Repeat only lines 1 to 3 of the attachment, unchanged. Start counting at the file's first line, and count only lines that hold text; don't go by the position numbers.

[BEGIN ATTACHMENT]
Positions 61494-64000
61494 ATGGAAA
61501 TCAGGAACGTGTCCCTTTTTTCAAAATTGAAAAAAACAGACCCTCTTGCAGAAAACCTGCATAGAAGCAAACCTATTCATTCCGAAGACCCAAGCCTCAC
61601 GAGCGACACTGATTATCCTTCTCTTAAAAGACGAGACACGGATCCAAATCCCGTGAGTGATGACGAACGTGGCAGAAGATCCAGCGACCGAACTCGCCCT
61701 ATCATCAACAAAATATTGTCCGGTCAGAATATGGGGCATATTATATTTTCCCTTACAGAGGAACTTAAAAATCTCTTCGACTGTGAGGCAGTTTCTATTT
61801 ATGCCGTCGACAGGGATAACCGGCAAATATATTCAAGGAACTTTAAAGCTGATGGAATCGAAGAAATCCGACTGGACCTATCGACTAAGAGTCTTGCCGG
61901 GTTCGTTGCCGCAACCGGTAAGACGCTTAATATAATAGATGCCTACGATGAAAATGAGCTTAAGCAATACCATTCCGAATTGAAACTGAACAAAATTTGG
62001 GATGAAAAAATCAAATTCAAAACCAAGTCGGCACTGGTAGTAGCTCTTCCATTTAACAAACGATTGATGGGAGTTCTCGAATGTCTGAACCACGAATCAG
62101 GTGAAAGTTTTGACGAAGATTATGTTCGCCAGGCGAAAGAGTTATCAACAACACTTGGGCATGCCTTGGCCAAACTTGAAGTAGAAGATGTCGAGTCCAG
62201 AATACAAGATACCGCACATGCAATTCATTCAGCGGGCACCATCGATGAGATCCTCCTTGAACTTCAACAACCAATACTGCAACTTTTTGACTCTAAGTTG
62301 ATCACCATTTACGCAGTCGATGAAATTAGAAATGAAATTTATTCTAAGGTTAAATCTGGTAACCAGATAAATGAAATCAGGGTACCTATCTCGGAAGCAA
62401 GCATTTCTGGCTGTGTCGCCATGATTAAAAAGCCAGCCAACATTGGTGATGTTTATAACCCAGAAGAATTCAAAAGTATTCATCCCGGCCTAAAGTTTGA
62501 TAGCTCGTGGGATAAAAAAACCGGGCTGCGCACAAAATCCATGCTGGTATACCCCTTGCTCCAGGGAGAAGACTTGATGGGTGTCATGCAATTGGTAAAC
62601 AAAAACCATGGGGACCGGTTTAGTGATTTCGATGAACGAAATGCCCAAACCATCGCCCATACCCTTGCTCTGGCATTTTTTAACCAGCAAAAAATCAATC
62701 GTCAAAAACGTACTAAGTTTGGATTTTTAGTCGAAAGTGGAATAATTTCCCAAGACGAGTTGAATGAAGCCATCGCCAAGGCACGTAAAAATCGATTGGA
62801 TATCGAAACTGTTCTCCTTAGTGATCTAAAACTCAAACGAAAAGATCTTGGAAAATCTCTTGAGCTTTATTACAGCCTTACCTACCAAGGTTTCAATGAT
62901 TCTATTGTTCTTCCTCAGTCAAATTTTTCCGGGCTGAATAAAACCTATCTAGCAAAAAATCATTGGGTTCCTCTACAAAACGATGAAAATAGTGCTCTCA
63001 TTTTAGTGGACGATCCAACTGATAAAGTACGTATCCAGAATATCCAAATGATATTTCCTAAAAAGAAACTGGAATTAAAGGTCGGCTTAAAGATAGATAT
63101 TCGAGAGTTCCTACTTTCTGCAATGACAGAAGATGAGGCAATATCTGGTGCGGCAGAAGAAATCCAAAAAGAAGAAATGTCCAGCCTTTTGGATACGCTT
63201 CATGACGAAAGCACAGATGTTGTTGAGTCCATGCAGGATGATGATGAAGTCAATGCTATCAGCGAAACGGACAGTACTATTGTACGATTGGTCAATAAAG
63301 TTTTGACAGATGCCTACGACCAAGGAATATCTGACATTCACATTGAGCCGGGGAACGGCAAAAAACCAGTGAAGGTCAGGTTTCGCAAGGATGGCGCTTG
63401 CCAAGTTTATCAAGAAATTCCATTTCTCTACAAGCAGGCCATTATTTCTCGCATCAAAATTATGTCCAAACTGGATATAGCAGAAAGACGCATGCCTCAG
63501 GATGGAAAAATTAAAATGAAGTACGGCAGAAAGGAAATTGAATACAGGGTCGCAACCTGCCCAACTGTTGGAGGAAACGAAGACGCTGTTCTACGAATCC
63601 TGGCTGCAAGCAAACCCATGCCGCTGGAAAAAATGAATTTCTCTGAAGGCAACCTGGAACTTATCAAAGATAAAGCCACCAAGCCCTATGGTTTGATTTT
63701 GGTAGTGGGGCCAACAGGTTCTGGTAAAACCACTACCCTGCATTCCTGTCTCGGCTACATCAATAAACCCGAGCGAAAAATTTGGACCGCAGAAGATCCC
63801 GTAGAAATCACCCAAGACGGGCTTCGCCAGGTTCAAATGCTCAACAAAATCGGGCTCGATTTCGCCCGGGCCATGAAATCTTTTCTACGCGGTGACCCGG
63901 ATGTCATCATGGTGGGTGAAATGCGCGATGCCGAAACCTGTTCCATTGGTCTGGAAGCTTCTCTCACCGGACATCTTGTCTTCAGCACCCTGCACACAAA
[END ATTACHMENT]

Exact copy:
Positions 61494-64000
61494 ATGGAAA
61501 TCAGGAACGTGTCCCTTTTTTCAAAATTGAAAAAAACAGACCCTCTTGCAGAAAACCTGCATAGAAGCAAACCTATTCATTCCGAAGACCCAAGCCTCAC